Netizens without access to cable broadband speeds might someday get fiber optic speeds over their old copper lines. Alcatel-Lucent combined several old networking tricks to boost DSL speeds over copper telephone lines to 100 megabits per second (Mbps) at distances spanning almost two-thirds of a mile, Technology Review reports.
Future space marines might commemorate yesterday as a historic moment, based on the coinciding launches of DARPA's hypersonic glider and an Air Force space plane. Both test vehicles could pave the way for new warfighter transports or weapons systems, the Ares Defense Blog reports.
Dieters know the powerful temptations of just seeing or smelling food. Certain odors might have such a strong effect as to actually change the body's metabolism and lead to an early grave. At least, that's the case for fruit flies on a diet, according to Science Now.
Nanotechnology's bright future has finally come up with a possible treatment for the dreaded pimples of our teen years. That has arrived in the form of gold nano-bombs which deliver a lethal dose of lauric acid to skin-dwelling bacteria responsible for that unsightly acne, according to UPI.
War veterans suffering from post-traumatic stress disorder have found unexpected relief from the banned drug MDMA, known more commonly as ecstasy. The psychedelic drug typically associated with hard-partying clubbers appears to cure PTSD entirely in some cases, Scientific American reports.
A running battle between the U.S. Treasury and the counterfeiting efforts of drug lords and North Korea just got even more high-tech, with 3-D interactivity. Now everyone can check the authenticity of their Benjamins, courtesy of color-changing and moving images of bells and numbers.
Evasive speed demons may have a harder time avoiding a GPS-enabled speed camera which can capture license plate numbers under any weather condition, 24 hours a day. The new speed cameras in the UK use GPS satellites to help measure cars' average driving speeds over long distances, The Telegraph reports.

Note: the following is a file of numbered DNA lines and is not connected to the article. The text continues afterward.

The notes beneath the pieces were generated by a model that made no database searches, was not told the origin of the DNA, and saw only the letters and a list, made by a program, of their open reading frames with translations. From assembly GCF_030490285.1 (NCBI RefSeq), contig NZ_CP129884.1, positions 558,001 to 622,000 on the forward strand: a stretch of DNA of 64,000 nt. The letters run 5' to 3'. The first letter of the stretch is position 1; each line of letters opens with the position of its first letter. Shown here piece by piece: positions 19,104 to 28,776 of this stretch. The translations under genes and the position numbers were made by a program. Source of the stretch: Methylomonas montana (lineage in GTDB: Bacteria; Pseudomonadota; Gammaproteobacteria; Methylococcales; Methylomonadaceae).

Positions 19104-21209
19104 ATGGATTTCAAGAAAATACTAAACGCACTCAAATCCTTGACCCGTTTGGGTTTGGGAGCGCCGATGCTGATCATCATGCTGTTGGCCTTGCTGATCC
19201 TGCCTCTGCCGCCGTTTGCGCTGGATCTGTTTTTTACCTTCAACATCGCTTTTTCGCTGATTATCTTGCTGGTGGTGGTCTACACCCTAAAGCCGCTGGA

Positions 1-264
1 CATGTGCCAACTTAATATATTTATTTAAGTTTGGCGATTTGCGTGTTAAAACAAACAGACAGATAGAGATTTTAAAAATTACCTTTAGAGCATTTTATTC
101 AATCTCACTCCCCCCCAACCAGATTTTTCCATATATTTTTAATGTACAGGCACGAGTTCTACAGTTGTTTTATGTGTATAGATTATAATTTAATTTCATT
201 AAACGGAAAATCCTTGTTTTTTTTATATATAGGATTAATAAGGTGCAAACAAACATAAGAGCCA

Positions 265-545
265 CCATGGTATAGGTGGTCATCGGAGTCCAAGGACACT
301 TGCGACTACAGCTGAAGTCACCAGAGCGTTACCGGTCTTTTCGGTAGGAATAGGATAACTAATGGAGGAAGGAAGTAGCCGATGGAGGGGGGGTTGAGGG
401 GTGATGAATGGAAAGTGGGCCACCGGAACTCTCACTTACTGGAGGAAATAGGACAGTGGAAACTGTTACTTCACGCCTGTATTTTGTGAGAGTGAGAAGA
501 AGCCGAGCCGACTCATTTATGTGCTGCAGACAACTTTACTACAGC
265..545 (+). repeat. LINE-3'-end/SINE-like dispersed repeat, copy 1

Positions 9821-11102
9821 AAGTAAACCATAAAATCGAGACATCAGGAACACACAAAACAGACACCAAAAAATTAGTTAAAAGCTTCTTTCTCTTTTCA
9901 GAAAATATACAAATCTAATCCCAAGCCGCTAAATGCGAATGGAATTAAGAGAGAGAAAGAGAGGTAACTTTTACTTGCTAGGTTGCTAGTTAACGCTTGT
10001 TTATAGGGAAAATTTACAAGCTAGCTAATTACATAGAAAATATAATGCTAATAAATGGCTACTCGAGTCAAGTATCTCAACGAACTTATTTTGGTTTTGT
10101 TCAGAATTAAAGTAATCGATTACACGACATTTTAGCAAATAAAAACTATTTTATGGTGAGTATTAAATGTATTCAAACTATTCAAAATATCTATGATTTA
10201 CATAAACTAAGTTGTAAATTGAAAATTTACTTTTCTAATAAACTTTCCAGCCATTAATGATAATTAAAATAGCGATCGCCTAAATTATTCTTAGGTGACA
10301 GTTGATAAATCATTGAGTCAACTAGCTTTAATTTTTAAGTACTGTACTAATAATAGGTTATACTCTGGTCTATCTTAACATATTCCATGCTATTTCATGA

South Korea's flock of robotic teachers look and sound goofy, but the nation is deadly serious about its latest project: developing aquatic robots by 2016 which can swim and crawl their way across the seafloor several miles down for search and rescue purposes, according to the Korea Times.
A large Cold War supply of helium-3 has begun to rapidly run out, due to heavy demand from U.S. scientists who need the gas for neutron detectors and cryogenic experiments. Almost 60,000 liters of helium-3 were used in 2007 and 2008, compared to just 10,000 liters used annually about 10 years ago. A House subcommittee has been convened to search for a solution this week, New Scientist reports.
If Peter picked a peck of pickled peppers, he would still move molasses-slow compared to the Adept Quattro robot. Now we can all see how quickly the world's fastest pick-and-place industrial robot can move, based on its performance at National Robotics Week. The Botjunkieguys challenged the robot by waggling a Wiimote to control a moving platform target.